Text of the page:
Truth is, Trump is embarrassing
We are reaping the consequences of not emphasizing critical thinking in education. Poll numbers supporting Donald Trump make this painfully apparent. People say they like Trump because "he speaks the truth."
Which sixth-grader-styled insult qualifies for the truth? Perhaps it's how he demonstrated his appreciation for the courageous military men and women who protect us — protect him — by insulting POWs like Sen. John McCain.
Maybe the truth lies in proposing a "great wall" to be constructed across the southern U.S. that many have calculated would cost billions and would not be a practical solution to illegal immigration.
Where is there any truth in insulting minorities? I would hope that adults who swear their confidence in this man of insults would hate to hear their children say or do the same things Trump has, but perhaps not.
Trump was born with a silver spoon in his mouth. He hardly cares about poverty, the economy, our quality of life. He is concerned with his own money and power. He is a buffoon who doesn't care what comes out of his mouth, whom he insults, whether he looks and sounds like a whiny sixth-grader. Trump is an embarrassment to us all.
Angela Arnett Garner
Kent Ostrander, executive director of The Family Foundation, seems befuddled by simple definitions.
An elected official being sued because he refuses to perform the duties of his office is not having his "religious liberty curtailed." He is being sued because he is attempting to impose his religious will and views on others. When someone does that, it is not called religious liberty it is called religious tyranny.
Charles Edward Pogue
Majority should rule
The Supreme Court overstepped its bounds by telling the country that our votes do not matter. We voted as a state on what we wanted marriage to be, and now nine people are telling millions of people that our votes and therefore our voices mean nothing.
The Supreme Court should have no say in something voted on by the people. Just because some people did not get what they wanted is no reason to make others live by what the few want.
As a Christian I believe that marriage should be between one man and one woman. I have prayed about this and searched my Bible to confirm my belief. I looked for both sides of the argument as I was taught in high school and could find no basis for marriage between two women or two men.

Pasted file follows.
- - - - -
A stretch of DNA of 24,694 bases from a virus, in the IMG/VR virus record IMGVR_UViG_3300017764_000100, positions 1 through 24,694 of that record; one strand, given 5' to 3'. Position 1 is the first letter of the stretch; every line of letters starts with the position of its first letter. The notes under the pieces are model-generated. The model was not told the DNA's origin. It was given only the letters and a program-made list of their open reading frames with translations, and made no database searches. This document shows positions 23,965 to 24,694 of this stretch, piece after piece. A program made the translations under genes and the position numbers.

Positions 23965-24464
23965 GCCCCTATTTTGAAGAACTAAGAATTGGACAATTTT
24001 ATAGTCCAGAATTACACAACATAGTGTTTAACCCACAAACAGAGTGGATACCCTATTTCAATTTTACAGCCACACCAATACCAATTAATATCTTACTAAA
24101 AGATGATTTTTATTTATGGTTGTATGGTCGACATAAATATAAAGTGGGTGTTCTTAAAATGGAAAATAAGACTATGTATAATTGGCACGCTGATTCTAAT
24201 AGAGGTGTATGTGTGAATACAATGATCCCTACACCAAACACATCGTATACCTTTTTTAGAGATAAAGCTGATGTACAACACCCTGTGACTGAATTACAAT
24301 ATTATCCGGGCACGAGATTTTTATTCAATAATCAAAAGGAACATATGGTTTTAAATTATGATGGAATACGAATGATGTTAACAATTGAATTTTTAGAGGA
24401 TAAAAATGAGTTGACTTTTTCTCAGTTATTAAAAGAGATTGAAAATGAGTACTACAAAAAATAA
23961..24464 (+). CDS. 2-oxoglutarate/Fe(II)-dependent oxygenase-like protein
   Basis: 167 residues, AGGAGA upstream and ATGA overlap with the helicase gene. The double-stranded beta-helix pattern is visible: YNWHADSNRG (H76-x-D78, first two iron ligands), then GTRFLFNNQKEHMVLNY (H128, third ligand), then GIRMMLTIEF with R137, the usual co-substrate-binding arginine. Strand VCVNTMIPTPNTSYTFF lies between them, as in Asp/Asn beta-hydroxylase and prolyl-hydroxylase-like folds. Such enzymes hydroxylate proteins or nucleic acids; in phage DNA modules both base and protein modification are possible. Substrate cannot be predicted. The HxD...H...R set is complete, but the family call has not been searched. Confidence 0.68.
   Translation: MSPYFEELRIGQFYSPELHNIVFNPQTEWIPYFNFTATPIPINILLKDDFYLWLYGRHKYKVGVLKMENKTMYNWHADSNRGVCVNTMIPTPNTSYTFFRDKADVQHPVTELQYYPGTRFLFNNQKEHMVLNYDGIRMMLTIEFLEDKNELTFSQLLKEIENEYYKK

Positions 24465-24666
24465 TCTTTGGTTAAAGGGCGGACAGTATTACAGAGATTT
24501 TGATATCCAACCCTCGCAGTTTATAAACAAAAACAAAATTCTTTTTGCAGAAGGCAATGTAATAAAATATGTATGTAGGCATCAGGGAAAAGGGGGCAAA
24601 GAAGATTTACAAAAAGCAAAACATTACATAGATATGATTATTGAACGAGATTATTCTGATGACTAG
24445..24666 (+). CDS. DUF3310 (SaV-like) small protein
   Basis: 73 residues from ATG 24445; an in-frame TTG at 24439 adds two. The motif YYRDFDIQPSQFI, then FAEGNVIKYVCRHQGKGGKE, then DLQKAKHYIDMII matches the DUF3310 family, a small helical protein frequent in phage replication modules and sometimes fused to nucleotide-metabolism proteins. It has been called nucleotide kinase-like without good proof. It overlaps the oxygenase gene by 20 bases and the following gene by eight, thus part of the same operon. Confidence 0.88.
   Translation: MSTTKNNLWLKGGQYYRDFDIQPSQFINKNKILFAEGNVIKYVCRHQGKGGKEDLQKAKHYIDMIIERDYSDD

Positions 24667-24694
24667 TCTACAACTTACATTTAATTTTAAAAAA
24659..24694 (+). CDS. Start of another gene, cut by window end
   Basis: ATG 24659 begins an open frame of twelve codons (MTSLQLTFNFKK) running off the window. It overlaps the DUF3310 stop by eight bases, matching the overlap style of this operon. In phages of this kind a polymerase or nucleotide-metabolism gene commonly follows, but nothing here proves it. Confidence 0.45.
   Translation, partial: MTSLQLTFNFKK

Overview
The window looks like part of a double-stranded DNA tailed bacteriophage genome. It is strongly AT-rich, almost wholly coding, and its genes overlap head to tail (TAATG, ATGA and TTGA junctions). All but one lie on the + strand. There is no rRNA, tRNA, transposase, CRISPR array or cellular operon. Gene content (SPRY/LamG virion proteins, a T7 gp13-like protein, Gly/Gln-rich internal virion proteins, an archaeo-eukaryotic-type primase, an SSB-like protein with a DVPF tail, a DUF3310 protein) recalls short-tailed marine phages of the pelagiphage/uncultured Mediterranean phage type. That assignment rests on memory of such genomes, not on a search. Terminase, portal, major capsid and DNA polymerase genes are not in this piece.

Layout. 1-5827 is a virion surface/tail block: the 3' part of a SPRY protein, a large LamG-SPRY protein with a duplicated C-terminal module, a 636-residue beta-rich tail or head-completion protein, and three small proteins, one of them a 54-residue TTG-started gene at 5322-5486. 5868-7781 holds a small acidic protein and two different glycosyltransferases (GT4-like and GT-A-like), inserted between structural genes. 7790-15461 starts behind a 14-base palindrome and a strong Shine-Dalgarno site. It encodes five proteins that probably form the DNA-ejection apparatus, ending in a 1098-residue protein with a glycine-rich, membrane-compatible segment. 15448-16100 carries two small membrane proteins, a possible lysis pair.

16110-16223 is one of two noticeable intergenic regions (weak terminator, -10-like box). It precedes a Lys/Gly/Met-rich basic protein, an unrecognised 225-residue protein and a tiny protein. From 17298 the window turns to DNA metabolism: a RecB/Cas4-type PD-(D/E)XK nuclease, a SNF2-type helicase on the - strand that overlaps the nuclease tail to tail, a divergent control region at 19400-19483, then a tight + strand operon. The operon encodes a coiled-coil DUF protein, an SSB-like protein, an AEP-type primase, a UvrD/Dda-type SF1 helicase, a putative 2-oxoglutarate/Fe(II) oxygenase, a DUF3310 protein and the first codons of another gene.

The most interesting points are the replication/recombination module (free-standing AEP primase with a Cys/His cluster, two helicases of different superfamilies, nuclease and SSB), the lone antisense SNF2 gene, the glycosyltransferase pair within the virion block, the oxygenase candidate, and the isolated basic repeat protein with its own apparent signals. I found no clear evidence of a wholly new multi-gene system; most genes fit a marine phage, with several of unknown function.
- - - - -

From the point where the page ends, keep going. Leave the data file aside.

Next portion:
I have friends and family who I love who are gay or bisexual. I tell them I love them and I do not say that lightly to anyone, it comes from my heart. This has not been easy to express because I know it may hurt people I love.
Vicki Boyd Ingle
Tom Eblen's suggestion that Lexington add an African-American memorial to the Old Courthouse lawn rather than remove the Morgan and Breckinridge statues is excellent. That is the most reasonable solution to the recent controversy, one that acknowledges Central Kentucky's place in history rather than sweeping it under the rug.
Richmond, Va,, has taken the same tactic, erecting statues of Arthur Ashe and other prominent black citizens on their Monument Avenue alongside those of Robert E. Lee and others.
My preference would be to leave both statues where they are and erect complimentary statues of black Union regiments that included former slaves from Fayette County. An equestrian statue honoring the 5th United States Colored Troops cavalry could stand opposite the steps from Morgan, while another representing the 124th USCT infantry could be on the other side of the pavilion from Breckinridge. Together these would provide excellent opportunities to explain both Lexington's role in the Civil War and the different eras in which the statues were erected.
Kentucky's Civil War history is complicated. We produced tens of thousands of troops and dozens of generals on each side. We had stars on both flags and representatives in both governments. We should tell everybody's story.
Thanks for sidewalks
I want to thank city officials for making sidewalks on Tates Creek Road. It makes it possible for me to ride my bicycle with my father instead of sitting in a car and waiting in traffic.
There has been quite a rush to judgment about the Confederate flag. Amazon, eBay and many other businesses and municipalities have acted to remove the flag, as it seems it is a symbol of racism.
Truth is, the Confederate flag was active from 1861 to 1865. In those four years, how many slaves did the South import? Few, if any, because of the Union blockades. So, what flag was flying when the majority of the slaves were brought here? When the atrocities were committed against the Native Americans? That would be the stars and stripes. I ask, is the Confederate flag the true symbol of racism, or is it Old Glory?